Variations on a Theme by Dr. Schick

Without weighing in on the main question posed by Dr. Schick (Oct. 28), I will offer one observation, and pose another question.

Dr Schick’s concern about airing dirty linen in public is – unfortunately – much ado about nothing. The linen is already hanging from the tallest masts.

There are simply no secrets left. The “bird of the sky” that will inevitably “carry the sound” (Koheles 10:20) has sprouted digital wings. In the age of the internet, everything that is ever uttered becomes a matter of public record, and is never forgotten. It would behoove us all to keep in mind that our conduct is being scrutinized not only by the Ribbono Shel Olam, but by lots of human critics, poised to use every misadventure against us. It is ironic that Satmar, which often uses the notion of not “inciting the nations” against us as a central tenet in its anti-Zionism, often does not seem to understand this.

A Sukkos visitor drove the point home when he asked whether I knew that I was featured prominently on some anti-Semitic websites. I actually had known that a few cites quoted some rather innocuous statements I had made in a few papers. Most of them dealt with the general parameters of Jewish Law, but were used by antisemites to “prove” that we were on our way to imposing a Jewish sharia on the good citizens of the USA. He went on to say that these same sites actively monitor both Yated and Hamodia, ferreting out material that is disparaging of non-Jews! The last thing that most readers of these papers expect is that people outside our community – and hostile to it – maintain an avid interest in what we are writing, saying, and thinking. We should be forewarned.

Besides being a world-class talmid chacham, Rabbi Dovid Bleich is one of the most prolific writers of English language halacha on the planet. I asked him a few years ago what he thought about people dealing with rather sensitive and potentially damaging areas of halacha in published form, where the wrong people could seize them to their own advantage. He replied that they might as well be dealt with responsibly, since absolutely nothing was hidden any longer from our critics.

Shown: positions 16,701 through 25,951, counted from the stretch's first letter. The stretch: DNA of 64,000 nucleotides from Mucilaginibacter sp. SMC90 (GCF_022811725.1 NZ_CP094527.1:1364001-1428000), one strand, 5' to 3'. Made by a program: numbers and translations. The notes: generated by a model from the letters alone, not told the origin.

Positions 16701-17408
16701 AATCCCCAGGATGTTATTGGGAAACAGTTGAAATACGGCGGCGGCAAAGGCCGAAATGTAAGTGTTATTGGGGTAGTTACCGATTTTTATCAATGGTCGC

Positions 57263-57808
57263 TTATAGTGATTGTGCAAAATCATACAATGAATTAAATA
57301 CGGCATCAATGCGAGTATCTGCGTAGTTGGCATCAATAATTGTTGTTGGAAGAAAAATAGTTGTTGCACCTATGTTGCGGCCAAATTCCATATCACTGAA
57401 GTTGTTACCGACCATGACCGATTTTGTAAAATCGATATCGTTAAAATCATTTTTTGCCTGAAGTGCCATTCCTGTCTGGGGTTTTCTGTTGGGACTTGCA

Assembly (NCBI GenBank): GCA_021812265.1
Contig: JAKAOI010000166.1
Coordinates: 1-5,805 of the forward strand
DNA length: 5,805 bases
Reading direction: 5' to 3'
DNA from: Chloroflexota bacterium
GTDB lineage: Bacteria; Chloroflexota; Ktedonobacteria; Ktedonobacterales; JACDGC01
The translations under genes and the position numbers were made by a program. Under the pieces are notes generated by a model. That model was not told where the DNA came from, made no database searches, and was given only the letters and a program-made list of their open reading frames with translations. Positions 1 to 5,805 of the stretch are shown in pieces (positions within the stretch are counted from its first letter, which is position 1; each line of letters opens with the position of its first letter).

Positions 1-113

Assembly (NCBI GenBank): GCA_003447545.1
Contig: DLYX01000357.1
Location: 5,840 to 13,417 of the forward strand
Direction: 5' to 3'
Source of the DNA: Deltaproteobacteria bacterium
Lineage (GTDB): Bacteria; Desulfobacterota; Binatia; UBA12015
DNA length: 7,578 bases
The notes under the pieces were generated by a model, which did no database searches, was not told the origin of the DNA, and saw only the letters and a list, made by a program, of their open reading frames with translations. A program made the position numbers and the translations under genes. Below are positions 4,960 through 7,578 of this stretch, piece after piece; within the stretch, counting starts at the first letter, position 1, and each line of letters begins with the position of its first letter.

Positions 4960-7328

My question is a simple one. I could not help but notice the contrast between the NY Post story on Satmar, and the Baltimore coverage of the passing of Rabbi Naftoli Neuberger, z”l. The media’s examination of the life and contribution of the latter was a kiddush Hashem (sanctification of G-d’s Name) of the first order. Are people like Rabbi Neuberger sui generis, or are there factors that create one’s propensity towards kiddush Hashem rather than its opposite?

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2 comments to Variations on a Theme by Dr. Schick

  • Ori Pomerantz

    Because keeping and correlating information is getting to be so easy and cheap, a lot of the privacy we (Western civilization, not just Jews) have grown used to is going to go away. Maybe it’s all for the best – if people aren’t aware of the Real Judge who sees everything, maybe it is better if they are aware that their family, friends, and co-workers are in a similar position.

    Will that mean that Anti-Semites will have more to say about us? I don’t think so. The effect will be that they will twist real things, such as your comments, instead of fabricating their own material, such as the Protocol of the Elders of Zion. Big deal. People who want to hate will hate anyway. People who want to understand will be able to find your comments and see them in context.

    My question is a simple one. I could not help but notice the contrast between the NY Post story on Satmar, and the Baltimore coverage of the passing of Rabbi Naftoli Neuberger, z”l. The media’s examination of the life and contribution of the latter was a kiddush Hashem (sanctification of G-d’s Name) of the first order. Are people like Rabbi Neuberger sui generis, or are there factors that create one’s propensity towards kiddush Hashem rather than its opposite?

    Partially it was due to the type of story. A story about a fist fight is obviously going to be less sympathetic than an obituary. Fist fights are not what we are supposed to do in a civilized society – when we need violence we try to outsource it to professionals. We are only supposed to use it ourselves as a last resort for self defense. There is nothing wrong, however, with a person dying from old age.

    However, our actions do affect what is going to be reported about us. If Satmar hadn’t had the fight, the N.Y. Times wouldn’t have had the story. If Rabbi Rabbi Naftoli Neuberger z”l (of blessed memory) wasn’t respected outside the Jewish community, his passing wouldn’t have been news. Kiddush hashem is the same it had always been – doing good because G-d commanded it. It’s just that now it is more visible.

  • Ellen

    I think there’s just a cultural difference between New York and much of the rest of the country. I had once heard that the founders of New Amsterdam specifically wanted a non-religious state, in which financial pursuits would be most prominent. Seems accurate.